The integration of visual art and the written word seemed completely natural; I’ve always loved the stories in and behind pieces of art. An object in stasis, a single scene, that can represent, or  be in itself, a complete narrative (if narrative can ever be said to be complete) is a magical thing, the power behind its creation almost supernatural.

The first painting that came to my mind as Janet spoke about the anthology was Erskine Nichol’s An Ejected Family. I think I first saw it in a history book in secondary school. It’s got such power, so much going on: the rack-rented homestead, the barely-seen bailiff and his flinging arm, the desultory rain. The three generations cast out, the old man’s resignation, the young man’s defiant pose. What just happened? What the hell are they going to do? You look at the painting, and worry, and wonder about them, and your heart is heavy for them, and the legions like them.

I just got a copy of the anthology in the post yesterday, actually, and it’s an incredibly beautiful thing. Janet’s done an amazing job. I’m planning on buying loads of them for Christmas presents.

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DBF Interviews: Sara Baume

by Admin on September 25, 2014

Sara Baume

Sara Baume

In addition to our Publisher Interview Series, we’ll also be posting interviews with participating authors. First up is the winner of the 2014 Davy Byrnes Short Story Award, Sara Baume.

Q: Can you share a little bit about Solesearcher1, your award-winning story? Even though it is set in Ireland, do you see the story as a piece of ‘Irish writing’?

The protagonist is a woman called Phil, and the only other significant character is her father, Phil Snr. The title is taken from the alias she uses on an internet forum for sea anglers. The story is driven by her quest to catch a Dover sole which, even though they’re common in Irish waters, are almost impossible to catch from the shore. There are a few other strands: a sequence of missing dogs, the looming threat of a flooded house. I can’t say I see any piece of writing in terms of nationality, though I expect that everything I’ve written and will write is irresistibly informed by an Irish perspective, even if it isn’t set here.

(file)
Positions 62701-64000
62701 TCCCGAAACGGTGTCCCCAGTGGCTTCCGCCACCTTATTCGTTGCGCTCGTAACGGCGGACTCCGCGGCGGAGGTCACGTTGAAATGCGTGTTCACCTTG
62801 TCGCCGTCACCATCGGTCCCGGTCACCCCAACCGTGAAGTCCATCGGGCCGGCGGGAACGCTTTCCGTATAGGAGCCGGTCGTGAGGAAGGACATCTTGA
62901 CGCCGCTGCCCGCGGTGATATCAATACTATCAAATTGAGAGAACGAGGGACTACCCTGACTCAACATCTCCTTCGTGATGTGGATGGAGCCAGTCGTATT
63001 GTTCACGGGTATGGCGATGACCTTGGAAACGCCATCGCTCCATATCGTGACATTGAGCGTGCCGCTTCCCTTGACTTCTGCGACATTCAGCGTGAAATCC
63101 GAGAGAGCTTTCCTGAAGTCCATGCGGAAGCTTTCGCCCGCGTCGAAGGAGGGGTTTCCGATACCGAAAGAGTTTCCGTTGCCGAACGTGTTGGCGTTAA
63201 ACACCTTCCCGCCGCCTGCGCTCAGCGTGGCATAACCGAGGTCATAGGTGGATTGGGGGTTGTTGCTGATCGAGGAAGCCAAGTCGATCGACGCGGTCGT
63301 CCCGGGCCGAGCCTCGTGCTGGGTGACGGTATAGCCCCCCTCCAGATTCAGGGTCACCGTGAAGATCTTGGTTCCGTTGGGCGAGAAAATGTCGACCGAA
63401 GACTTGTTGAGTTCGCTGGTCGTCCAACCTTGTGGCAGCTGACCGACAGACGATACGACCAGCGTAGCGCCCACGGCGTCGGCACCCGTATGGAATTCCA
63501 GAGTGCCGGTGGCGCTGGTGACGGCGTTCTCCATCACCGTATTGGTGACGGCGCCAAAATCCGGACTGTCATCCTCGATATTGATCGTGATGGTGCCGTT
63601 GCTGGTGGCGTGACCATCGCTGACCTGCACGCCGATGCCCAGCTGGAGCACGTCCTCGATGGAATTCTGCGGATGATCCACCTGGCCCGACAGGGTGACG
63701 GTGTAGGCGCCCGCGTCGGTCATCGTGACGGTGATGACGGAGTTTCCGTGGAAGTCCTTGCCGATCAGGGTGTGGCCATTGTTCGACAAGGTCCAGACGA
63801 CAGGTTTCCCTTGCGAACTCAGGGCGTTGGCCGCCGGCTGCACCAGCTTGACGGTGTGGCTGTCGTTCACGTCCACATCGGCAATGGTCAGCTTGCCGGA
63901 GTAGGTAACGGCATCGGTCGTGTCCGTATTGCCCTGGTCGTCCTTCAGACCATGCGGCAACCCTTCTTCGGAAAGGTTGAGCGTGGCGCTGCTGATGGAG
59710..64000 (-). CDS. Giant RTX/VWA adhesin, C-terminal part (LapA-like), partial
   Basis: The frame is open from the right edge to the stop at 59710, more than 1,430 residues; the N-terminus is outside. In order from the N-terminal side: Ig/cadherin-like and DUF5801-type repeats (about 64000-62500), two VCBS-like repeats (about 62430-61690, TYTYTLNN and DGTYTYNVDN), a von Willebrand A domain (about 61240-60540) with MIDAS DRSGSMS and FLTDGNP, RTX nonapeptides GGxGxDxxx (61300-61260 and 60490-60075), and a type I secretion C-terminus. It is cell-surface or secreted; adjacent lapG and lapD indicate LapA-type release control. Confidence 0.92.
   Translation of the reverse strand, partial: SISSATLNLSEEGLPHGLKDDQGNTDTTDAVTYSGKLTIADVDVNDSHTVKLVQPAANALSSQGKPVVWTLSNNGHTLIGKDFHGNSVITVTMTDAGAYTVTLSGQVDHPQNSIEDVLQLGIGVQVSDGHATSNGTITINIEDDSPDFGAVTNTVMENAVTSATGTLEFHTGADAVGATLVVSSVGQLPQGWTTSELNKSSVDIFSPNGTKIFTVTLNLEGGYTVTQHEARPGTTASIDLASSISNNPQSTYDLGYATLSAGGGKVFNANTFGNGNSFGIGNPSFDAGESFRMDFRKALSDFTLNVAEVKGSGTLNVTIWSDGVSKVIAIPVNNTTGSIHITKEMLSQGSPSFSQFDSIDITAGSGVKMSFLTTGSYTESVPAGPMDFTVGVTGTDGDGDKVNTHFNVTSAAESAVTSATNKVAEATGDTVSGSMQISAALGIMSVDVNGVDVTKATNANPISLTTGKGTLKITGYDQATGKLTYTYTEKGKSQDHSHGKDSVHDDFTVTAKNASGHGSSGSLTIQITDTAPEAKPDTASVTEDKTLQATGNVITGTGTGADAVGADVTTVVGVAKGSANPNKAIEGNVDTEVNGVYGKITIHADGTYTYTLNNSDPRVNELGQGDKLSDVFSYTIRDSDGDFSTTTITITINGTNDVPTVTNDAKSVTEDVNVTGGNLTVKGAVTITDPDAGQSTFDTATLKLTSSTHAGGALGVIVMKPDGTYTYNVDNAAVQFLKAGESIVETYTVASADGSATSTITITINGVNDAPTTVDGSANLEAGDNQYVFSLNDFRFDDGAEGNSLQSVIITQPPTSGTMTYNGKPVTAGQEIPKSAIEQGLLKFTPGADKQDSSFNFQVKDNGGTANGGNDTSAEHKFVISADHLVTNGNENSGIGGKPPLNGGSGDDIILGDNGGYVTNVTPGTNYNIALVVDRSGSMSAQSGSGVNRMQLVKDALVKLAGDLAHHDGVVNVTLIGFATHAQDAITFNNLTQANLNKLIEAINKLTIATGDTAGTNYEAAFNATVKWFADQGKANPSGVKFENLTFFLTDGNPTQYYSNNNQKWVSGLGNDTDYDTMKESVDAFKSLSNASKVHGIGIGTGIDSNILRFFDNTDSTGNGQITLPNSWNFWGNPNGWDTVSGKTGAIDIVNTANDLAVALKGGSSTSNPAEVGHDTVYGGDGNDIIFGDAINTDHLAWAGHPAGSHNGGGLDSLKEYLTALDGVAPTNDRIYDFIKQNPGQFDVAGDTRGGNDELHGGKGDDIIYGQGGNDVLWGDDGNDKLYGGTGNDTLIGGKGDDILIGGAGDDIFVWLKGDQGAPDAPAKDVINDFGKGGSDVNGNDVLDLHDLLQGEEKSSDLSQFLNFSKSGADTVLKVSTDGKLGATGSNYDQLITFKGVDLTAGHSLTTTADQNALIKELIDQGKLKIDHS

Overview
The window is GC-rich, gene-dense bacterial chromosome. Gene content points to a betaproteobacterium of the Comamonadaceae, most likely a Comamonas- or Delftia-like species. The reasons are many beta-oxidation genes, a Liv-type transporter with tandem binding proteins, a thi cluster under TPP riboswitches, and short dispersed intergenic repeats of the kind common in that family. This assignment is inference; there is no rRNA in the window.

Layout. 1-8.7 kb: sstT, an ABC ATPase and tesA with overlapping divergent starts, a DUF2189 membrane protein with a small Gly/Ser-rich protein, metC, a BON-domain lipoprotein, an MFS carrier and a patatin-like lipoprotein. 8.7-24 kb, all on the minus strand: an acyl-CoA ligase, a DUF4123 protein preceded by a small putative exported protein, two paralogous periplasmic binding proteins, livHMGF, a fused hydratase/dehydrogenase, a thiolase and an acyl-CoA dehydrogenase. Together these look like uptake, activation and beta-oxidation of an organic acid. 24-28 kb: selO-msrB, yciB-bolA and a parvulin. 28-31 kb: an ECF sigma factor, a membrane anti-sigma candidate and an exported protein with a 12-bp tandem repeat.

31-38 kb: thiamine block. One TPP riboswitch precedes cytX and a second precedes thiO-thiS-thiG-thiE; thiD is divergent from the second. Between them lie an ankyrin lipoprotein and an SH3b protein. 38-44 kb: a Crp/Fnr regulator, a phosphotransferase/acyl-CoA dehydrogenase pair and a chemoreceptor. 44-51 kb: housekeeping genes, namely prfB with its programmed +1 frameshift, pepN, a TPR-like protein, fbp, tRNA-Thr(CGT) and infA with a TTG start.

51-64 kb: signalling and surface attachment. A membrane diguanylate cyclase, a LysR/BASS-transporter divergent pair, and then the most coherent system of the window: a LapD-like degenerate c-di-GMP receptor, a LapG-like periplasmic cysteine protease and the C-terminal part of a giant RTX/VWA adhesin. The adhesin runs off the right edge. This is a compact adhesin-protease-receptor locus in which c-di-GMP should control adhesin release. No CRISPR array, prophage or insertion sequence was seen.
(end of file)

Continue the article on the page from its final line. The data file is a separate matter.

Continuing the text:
Q: How would you describe the contemporary Irish literary scene?

The Irish ‘scene’ seems to me pretty lively at the moment; there are some great festivals, journals, independent bookshops and publishing houses. As a ‘young’ writer, there are plenty of opportunities to get work published in some form or another, but it’s still incredibly difficult to sustain a career.

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Volunteers for DBF2014

by Admin on August 15, 2014

As one of Ireland’s most successful and vibrant annual book festivals, we are once again seeking volunteers to help us showcase and support Irish Publishers, authors, and editors, during the different events across our programme.

If you are interested in volunteering with the festival in 2014, please download and complete the DBF14 Volunteer Form here and return to info@dublinbookfestival.com.

We look forward to meeting everyone in November!



logonewFor the second interview in our Publisher Interview Series we talk to Mary Feehan, MD of Mercier Press, Ireland’s oldest independent publishing house.

Q: As a publishing house, 2014 marks your 70th anniversary: as well as being a remarkable achievement, this offers you a unique insight into the publishing industry within Ireland. What changes have you noticed during that time? What changes would you like to see in the future?

There have been huge changes in production methods from metal typesetting which is how we set all of our books when I first began to work at Mercier. Printing was a highly skilled craft and typesetters had to learn that craft through a long apprenticeship. Now people can publish their own books online with the press of a button. It’s wonderful that the market has opened up so much but it was sad to see such a craft disappear. There are also many more bookshops and publishers in Ireland now which contributes to a diverse and interesting publishing industry. Thankfully the Irish love to read Irish books so we continue to have a wide audience.